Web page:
Adam Marelli Photo Workshops
Before & After
[ CYRUS ]
There are a lot of photography
workshops out there. How can
you be sure you are getting
the best value out there? Here
is the first case study to share
the before & after success of
an Adam Marelli Photo
Before I start working with someone, whether it is a workshop or a One-on-One, I try to get a sense of their perspective. Its helpful to understand why a someone decides to pick up a camera. I want to know what motivates them to devote the thankless hours of research, study, and practice. Once I can see where they are coming from, I can start building a program that is right for them. Depending on whether they are a workshop veteran like Cyrus, who completed Jay Maisel’s workshop twice before working with me or they are a total newbie, the approach needs to be different. When it comes to teaching photography there is no “one size fits all” solution. While the proverbial mountain may be the same the routes to success are as varied as the rocks on Mt. Everest.
The set of images that Cyrus sent me were all street photography. With his British sense of humor he enjoyed playing with the relationship of billboards to pedestrians. The literal translation of the images was visible, but visually they were not working. He could sense that and wanted to know how to make a picture stronger. Like many people, he felt that something was off, but could not put his finger on it. That is where I come into the picture. When he arrived in NYC, I took some of his favorite photographers (Cartier-Bresson, Manos, ect.) and showed him the tools they were using in their picture, but they were not revealing in interviews.
Out on the streets, just after a freak ice storm, we walked downtown to find some ideal situations. During the learning or re-learning phase of a workshop we are not looking for the next cover of National Geographic. We want to simplify the elements, so that he had lessons to practice when he returned to London. I wanted to give him a set of ideas that would not be overwhelming, but rather they were intended to be just at the threshold of his skill set. We found all the examples we needed to set Cyrus off in a new direction.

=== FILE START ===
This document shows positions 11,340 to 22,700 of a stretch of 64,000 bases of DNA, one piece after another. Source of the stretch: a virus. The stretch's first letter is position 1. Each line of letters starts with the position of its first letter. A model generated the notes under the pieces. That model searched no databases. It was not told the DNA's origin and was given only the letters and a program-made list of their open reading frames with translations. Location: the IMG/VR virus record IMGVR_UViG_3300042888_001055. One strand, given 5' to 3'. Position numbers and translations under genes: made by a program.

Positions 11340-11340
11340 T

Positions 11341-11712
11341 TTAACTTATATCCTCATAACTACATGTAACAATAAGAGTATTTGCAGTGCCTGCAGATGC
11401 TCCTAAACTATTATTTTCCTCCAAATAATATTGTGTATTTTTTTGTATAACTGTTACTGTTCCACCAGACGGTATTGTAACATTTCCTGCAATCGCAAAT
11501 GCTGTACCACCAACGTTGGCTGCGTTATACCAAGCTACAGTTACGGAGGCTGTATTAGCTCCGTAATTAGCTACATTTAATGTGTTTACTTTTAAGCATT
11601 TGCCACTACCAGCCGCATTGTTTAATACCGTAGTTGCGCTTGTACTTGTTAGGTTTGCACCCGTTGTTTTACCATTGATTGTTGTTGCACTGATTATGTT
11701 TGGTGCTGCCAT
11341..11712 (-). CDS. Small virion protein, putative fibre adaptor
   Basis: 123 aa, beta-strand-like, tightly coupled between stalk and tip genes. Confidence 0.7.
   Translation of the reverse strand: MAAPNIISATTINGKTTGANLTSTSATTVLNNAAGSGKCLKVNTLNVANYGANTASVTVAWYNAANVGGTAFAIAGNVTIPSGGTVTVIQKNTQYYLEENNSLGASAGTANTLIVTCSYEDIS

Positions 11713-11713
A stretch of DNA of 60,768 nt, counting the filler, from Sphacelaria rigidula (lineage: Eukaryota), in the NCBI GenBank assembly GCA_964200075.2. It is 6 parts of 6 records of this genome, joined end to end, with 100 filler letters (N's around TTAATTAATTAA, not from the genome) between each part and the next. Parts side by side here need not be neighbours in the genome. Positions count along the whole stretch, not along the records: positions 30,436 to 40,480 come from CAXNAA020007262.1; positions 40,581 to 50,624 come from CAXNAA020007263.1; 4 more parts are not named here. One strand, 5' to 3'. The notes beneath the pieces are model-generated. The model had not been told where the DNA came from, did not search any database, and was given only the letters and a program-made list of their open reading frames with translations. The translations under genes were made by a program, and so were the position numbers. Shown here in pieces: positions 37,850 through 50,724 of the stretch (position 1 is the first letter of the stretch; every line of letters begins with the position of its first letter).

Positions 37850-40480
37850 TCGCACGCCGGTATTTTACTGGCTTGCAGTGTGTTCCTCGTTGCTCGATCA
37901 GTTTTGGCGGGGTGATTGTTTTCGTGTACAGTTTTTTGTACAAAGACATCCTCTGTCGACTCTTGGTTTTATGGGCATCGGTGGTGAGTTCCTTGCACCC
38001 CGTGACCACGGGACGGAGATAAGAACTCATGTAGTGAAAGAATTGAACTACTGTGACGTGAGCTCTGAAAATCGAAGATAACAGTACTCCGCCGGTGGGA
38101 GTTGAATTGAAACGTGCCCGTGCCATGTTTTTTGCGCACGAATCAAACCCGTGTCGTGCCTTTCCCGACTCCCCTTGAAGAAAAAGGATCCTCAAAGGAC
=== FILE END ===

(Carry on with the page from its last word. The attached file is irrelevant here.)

A few months after the workshop I checked in on his progress. His new image were striking. They were clear, powerful and a long way from his earlier shots. He said that he felt like he could SEE a difference when he was walking around. His busy schedule only allows for him to shoot sporadically. Many of the lessons he learned were internalized over the coming months. When he returned to his photo library he was seeing the same shots by Cartier-Bresson and Manos in a completely different light.
When I asked him if the lessons I gave him were helpful he said:
My Invitation to You
I never set out to be a teacher and in many ways that is not how I see myself. I prefer to think of myself as an artist who opened his studio to people dedicated to learning the visual language. It is something that grew very organically. The further I pushed my own practice, the more often I found people asking me “Hey how can I do that?” or “How did you figure that out?”
By approaching photography after years of drawing, sculpture, and building, I realized that the systems of design really do connect all of the arts. The visual language is something that we all want to learn. Next time you are with a group of kids, take notice of how many of them say drawing is their favorite activity. Humans are creative beings. Its in our nature. These workshops are an opportunity for you to reconnect with the primal impulses that got you to pick up a camera in the first place. We all have a unique perspective and deserve an opportunity to learn the tools that will allow us to express our thoughts, emotions, and indescribable feelings about the world around us.
Hope to see you at a workshop soon.